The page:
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University responds to IOSHA findings

Douglas Farmer | Tuesday, March 15, 2011

Notre Dame respects the investigation the Indiana Occupational Health and Safety Administration (IOSHA) released Tuesday and will examine the findings regarding the October death of Declan Sullivan, University President Fr. John Jenkins said.

Sullivan died Oct. 27 after the scissor-lift from which he was filming football practice fell. He was a student videographer for the football team.

The six violations include one “knowing” violation with a $55,000 fine and five “serious” violations with fines summing $22,5000.

“Notre Dame has great respect for the thorough and professional manner in which IOSHA officials have conducted their investigation,” Jenkins said in a statement released Tuesday afternoon. “We will study the details very carefully and take the actions necessary to protect the ongoing safety of our students and staff.

“None of these findings can do anything to replace the loss of a young man with boundless energy and creativity. As I said last fall, we failed to keep him safe, and for that we remain profoundly sorry.”

Irish football coach Brian Kelly said the football team continues to remember Sullivan and his contributions to the program.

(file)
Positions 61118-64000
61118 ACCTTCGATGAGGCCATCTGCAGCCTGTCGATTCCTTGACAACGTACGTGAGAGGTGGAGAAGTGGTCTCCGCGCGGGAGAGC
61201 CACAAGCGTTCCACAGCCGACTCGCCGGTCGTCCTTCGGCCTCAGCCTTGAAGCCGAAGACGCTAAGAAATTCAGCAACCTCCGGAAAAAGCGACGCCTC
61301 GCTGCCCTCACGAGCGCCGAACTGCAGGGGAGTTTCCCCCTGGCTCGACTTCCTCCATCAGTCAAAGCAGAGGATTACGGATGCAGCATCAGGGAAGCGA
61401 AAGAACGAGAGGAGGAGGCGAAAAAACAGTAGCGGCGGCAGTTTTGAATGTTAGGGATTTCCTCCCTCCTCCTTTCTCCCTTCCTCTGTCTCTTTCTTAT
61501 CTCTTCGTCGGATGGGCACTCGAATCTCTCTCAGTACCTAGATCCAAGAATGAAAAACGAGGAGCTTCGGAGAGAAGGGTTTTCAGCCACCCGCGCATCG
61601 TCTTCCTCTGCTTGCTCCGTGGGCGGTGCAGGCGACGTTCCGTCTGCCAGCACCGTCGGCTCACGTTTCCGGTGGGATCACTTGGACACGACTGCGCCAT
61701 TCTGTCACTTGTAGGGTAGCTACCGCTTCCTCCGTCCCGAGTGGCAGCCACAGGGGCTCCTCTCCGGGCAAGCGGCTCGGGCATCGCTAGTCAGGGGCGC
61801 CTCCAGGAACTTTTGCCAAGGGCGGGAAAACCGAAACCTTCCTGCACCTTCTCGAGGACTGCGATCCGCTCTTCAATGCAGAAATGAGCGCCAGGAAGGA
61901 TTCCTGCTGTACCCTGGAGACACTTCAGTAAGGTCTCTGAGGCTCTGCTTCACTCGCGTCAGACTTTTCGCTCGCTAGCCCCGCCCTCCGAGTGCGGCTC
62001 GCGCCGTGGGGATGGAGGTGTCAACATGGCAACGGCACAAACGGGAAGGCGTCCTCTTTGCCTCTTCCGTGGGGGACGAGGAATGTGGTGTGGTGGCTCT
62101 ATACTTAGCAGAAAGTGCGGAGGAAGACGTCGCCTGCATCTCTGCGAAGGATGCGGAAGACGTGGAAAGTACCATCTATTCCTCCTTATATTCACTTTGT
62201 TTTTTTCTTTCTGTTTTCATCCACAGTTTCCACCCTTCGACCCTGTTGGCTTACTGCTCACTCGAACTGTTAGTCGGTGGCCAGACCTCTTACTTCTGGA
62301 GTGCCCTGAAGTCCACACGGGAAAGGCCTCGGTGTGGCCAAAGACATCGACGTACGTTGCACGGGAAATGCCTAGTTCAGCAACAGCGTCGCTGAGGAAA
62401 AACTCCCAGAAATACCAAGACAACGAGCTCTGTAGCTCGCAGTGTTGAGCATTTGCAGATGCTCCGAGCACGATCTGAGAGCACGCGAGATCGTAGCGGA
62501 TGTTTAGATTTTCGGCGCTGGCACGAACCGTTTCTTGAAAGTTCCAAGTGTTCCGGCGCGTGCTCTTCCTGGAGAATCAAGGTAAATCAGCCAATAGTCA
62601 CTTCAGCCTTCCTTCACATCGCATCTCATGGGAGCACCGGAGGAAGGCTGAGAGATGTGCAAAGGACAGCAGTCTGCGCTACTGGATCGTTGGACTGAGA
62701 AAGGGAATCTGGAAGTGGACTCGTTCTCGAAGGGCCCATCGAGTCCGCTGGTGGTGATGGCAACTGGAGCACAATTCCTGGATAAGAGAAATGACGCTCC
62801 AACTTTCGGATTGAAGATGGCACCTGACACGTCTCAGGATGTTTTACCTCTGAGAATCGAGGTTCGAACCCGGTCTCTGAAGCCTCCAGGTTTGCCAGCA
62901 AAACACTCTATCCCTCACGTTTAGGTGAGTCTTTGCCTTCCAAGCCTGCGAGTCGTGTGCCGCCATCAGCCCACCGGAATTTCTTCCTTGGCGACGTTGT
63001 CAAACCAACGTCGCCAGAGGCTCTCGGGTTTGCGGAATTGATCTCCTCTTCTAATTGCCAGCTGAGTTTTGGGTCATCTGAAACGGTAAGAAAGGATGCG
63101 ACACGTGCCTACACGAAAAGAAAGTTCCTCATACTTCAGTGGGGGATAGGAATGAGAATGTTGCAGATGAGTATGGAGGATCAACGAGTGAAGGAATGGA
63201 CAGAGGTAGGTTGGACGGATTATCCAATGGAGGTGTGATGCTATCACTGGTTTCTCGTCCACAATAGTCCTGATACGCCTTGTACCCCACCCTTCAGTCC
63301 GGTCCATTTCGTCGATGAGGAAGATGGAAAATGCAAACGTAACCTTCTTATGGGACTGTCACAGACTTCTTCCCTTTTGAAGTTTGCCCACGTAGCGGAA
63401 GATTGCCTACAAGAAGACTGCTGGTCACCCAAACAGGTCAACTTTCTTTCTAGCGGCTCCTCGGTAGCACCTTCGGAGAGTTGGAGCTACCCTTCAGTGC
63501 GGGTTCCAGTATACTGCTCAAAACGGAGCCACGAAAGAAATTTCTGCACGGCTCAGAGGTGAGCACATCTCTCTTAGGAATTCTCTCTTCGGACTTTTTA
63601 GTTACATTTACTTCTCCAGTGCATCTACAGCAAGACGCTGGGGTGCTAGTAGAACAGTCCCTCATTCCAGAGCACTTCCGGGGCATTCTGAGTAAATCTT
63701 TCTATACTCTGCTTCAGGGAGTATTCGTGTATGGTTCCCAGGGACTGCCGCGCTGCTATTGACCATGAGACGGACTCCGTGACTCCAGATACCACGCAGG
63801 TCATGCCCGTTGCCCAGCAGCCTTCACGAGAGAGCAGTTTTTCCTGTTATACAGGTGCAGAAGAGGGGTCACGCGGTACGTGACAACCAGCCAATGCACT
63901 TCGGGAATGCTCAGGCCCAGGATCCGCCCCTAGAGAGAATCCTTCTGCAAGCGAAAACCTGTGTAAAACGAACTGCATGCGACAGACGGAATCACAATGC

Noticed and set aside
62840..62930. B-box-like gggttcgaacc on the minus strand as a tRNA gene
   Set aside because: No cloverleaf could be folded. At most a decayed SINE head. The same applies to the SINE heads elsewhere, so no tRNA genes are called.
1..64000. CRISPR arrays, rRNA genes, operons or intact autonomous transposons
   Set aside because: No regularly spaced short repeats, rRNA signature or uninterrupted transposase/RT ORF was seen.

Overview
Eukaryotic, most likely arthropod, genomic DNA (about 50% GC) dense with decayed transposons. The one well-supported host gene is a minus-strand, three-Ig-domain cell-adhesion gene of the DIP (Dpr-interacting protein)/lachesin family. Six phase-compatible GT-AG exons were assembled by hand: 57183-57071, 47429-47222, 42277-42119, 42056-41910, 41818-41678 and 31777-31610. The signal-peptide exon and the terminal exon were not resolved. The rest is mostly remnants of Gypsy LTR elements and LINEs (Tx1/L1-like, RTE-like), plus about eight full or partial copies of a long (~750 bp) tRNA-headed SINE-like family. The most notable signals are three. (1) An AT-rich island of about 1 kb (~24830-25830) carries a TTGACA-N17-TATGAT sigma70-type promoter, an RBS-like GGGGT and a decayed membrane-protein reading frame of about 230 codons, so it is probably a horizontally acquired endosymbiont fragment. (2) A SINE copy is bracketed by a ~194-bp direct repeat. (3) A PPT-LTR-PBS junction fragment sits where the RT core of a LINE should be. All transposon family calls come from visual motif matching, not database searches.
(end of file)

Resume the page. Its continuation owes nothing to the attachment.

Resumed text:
“Declan was a wonderful member of our football family and is missed to this day,” Kelly said. “We all continue to both grieve and keep his family and friends in our thoughts and prayers. I’m sure the University will use the findings from the state to enhance the investigation into this tragedy.”

Executive Vice President John Affleck-Graves has led the Notre Dame investigation into the accident since October.

“The IOSHA findings are very helpful as we begin to conclude our own comprehensive investigation,” Affleck-Graves said. “As part of the agency’s review process, we will meet with officials in the next 15 days. We expect that our report will include information gathered through the IOSHA investigation as we focus on all factors that contributed to the accident, including the series of decisions made on that day. We have committed to making a report of our investigation public and will do so once it is complete and we have finalized our review with IOSHA, which we expect to be in four to six weeks.”

In addition to the safety report, IOSHA announced the beginning of an educational initiative aimed at universities, colleges and high schools currently using hydraulic lifts to film athletics, band performances or theatrical performances. A letter sent to schools across the state, as well as to the NCAA and the Indiana High School Athletic Association, urges employers to “review their use of lifts in these settings.”

Jenkins said Notre Dame hopes to aid the initiative with its own findings.

“We also are very interested in the IOSHA educational effort and have every intention of being a part of that to share what we learn,” Jenkins said.